In the case of a low illumination signal (blue line), all samples (in Figure 2, all five samples) would be considered to estimate the slope of the pixel’s signal over the exposure time by a mean least-square linear fitting, or by Fowler sampling. Either of the two mathematical approaches permits reduction of read noise. However, for a signal with high illumination, only the samples up to the last nonsaturated signal are used. By combining just two samples, the dynamic range of the sensor can be extended by a factor defined by the longer exposure time divided by the shorter exposure time. When adding more intermediate samples, the extended dynamic range can be combined with noise reduction for the lower-intensity signals, thereby boosting the dynamic range even further, since the detection threshold is lower.

In spectroscopic applications, both a lower detection threshold and an extended dynamic range are much desired, because many spectral signatures require digitization of the high-intensity peaks, as well as the low-intensity side levels.

source of etaloning

Figure 4.
Source of etaloning in a front-side-illuminated sensor. Courtesy of Awaiba.


The etalon effect

A well-known complication when working with solid-state image sensors and narrow-bandwidth illumination is the etalon effect. The phenomenon occurs when monochromatic light impinges on a structure with two parallel surfaces that have at least some reflection and a distance less than the coherence length of the impinging light. The reflected party of the impinging illumination will then enter in constructive or destructive interference with the impinging light beam. Whether the interference is constructive or destructive depends on the wavelength and the angle at which the light impinges on the structure (Figure 3). The effect may be desirable and exploited when building a Bragg filter or an interferometer, but it is disturbing in spectrometry, as a small change in the impinging light wavelength or in the angle of the impinging light will strongly alter the detector’s response.

etaloning in a back-side-illuminated sensor

Figure 5.
Source of etaloning in a back-side-illuminated sensor. Courtesy of Awaiba.


The etalon effect typically occurs when light can be reflected multiple times at the interface of a stack of transparent layers, but with a slightly different refractive index, because it is usually found on top of the photodiode in an integrated semiconductor detector with front-side illumination (Figure 4).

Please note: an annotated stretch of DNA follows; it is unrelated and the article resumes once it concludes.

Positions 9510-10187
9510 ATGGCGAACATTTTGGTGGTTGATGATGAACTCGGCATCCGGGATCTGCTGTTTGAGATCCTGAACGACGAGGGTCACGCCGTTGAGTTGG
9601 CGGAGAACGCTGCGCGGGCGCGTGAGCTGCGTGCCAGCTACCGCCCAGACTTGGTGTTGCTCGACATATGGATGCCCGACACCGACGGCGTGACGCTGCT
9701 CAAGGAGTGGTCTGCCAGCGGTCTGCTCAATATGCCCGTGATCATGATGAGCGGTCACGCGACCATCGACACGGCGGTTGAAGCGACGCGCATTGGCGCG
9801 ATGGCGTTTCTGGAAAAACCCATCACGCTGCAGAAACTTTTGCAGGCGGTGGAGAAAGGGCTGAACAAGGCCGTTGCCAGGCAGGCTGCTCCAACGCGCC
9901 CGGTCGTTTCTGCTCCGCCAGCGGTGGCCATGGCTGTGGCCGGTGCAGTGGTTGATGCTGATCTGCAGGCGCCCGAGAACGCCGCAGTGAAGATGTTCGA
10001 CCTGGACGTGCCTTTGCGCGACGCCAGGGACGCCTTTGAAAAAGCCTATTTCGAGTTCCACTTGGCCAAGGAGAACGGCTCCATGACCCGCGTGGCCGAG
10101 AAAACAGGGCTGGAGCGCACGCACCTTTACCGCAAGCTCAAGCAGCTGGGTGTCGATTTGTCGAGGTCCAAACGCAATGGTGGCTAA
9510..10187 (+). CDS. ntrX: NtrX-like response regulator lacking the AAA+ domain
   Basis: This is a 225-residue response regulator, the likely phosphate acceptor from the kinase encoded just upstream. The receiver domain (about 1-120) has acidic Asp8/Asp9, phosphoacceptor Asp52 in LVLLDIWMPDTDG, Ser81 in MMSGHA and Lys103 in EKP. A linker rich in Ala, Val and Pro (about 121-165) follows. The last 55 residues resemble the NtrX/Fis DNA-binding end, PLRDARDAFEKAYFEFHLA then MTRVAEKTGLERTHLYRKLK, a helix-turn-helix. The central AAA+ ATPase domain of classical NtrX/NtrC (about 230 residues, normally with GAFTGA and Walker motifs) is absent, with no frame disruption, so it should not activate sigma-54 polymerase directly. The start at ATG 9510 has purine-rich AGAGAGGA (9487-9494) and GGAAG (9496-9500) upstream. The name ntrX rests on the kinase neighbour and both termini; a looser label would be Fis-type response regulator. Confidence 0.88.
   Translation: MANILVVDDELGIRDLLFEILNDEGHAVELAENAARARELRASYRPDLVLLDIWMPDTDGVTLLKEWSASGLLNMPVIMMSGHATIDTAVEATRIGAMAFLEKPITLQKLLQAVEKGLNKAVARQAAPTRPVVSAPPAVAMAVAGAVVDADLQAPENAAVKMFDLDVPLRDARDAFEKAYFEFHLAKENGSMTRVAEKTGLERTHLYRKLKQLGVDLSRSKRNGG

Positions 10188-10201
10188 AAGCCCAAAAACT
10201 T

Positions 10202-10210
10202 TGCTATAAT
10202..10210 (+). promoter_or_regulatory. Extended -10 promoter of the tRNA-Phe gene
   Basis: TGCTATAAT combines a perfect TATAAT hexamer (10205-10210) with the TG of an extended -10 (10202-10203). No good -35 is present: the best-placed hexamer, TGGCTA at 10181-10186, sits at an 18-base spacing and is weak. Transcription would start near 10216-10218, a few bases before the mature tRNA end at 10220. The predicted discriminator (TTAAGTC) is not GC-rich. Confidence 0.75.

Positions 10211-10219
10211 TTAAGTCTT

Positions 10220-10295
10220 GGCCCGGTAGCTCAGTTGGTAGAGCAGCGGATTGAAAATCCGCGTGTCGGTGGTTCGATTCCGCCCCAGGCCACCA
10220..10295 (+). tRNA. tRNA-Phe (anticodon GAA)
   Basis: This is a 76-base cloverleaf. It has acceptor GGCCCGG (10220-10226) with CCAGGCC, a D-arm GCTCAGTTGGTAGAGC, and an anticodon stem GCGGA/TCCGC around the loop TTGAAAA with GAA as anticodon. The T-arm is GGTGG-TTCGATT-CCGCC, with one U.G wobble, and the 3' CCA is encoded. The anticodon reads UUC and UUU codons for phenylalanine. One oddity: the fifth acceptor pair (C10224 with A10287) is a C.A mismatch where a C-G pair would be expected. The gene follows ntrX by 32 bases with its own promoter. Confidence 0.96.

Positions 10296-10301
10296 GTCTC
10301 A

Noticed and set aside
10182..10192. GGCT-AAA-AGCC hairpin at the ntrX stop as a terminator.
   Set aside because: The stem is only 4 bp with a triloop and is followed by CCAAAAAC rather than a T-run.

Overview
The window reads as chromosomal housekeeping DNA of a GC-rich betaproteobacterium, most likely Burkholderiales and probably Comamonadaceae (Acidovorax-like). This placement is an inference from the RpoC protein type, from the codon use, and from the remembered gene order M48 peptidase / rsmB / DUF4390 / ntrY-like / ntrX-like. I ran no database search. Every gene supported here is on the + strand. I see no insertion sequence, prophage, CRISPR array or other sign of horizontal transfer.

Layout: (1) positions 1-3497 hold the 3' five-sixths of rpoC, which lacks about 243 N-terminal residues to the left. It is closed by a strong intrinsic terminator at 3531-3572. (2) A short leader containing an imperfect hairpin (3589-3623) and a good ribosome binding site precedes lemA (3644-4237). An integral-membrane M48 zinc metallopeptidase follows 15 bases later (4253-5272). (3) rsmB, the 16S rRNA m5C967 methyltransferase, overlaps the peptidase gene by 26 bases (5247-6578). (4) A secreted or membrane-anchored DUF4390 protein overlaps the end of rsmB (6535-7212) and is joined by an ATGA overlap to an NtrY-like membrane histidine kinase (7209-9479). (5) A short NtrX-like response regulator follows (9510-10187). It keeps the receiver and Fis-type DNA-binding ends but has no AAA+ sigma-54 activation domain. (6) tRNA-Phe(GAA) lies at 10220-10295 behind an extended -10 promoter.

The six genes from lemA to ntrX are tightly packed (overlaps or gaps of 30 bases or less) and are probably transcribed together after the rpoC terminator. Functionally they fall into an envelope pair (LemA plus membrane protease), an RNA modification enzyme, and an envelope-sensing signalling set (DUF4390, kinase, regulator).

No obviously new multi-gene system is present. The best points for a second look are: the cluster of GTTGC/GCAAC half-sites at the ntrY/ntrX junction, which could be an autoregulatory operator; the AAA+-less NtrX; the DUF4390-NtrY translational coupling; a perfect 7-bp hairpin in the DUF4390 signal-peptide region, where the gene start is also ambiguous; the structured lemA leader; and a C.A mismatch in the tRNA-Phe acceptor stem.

spectral dependence

Figure 6.
The spectral dependence of quantum efficiency of a front-side-illuminated line-scan image sensor showing a strong etalon effect. FWHM = full width half maximum. Courtesy of VTT Institute Finland.


The effect is also known from thin back-side-illuminated detectors, where the light generates interference by reflection between the entrance surface and the silicon-to-electronics interface at the sensor front side (Figure 5). The near-infrared part of the impinging radiation will survive one or several round-trips between the two interfaces in a back-side-illuminated sensor particularly easily, as the total thickness is typically only a few microns.

photodiode

Figure 7.
The principle of a front-side-illuminated etalon-free photodiode. Courtesy of Awaiba.


The etalon effect leads to a spectral response that is very uneven and shows, at a constant angle, a strong wavelength-dependent oscillation of the spectral response. If the illumination on such a sensor is close to monochromatic, the response can vary significantly as a function of very small variations in the angle of the impinging light, or as a function of small variations caused by manufacturing tolerances in the thickness of the reflecting layers. Figure 6 shows the spectral quantum efficiency of a sensor suffering from the etalon effect when illuminated with narrow-bandwidth light impinging with a constant and narrow incident angle.

Orion digital line-scan sensor

Figure 8.
The Orion digital line-scan sensor has a protective cap to prevent bond-wire damage in the glass-free version. Courtesy of Awaiba.


A special manufacturing process for fine-pitch linear image sensors from Awaiba allows the use of a front-side-illuminated sensor. These devices allow the user to work with several hundred microns of silicon thickness, eliminating the risk of round-trip interference between the front- and back-side silicon interface. To avoid multiple reflections on the stack of intermetal dielectric and chip-passivation materials, a window was opened on each photodiode, removing all layers above the photodiode and depositing an antireflection coating only a few nanometers thick on top of it; Figure 7 provides a cross-section sketch of the structure.

1K Orion Sensor

Figure 9.
The spectral response of the 1K Orion sensor with the etalon-free diode, compared with a standard CMOS photodiode. Courtesy of Awaiba.


Designed for spectroscopy applications, the Orion family has a configurable read-out chain that allows for a line rate of up to 85 kHz at full resolution over bit-serial low-voltage differential signaling output. The sensors integrate the novel etalon-free photodiode and are available in a package with or without a glass lid, to avoid any risk of multiple reflections or unwanted absorption. The bond wires are protected from mechanical damage by a specially designed cover cap (Figure 8). The etalon-free photodiode removes any type of etalon effect over the full spectral range.

Meet the author

Martin Waeny is the CEO of Awaiba Holding SA in Yverdon-les-Bains, Switzerland; email: waeny@awaiba.com.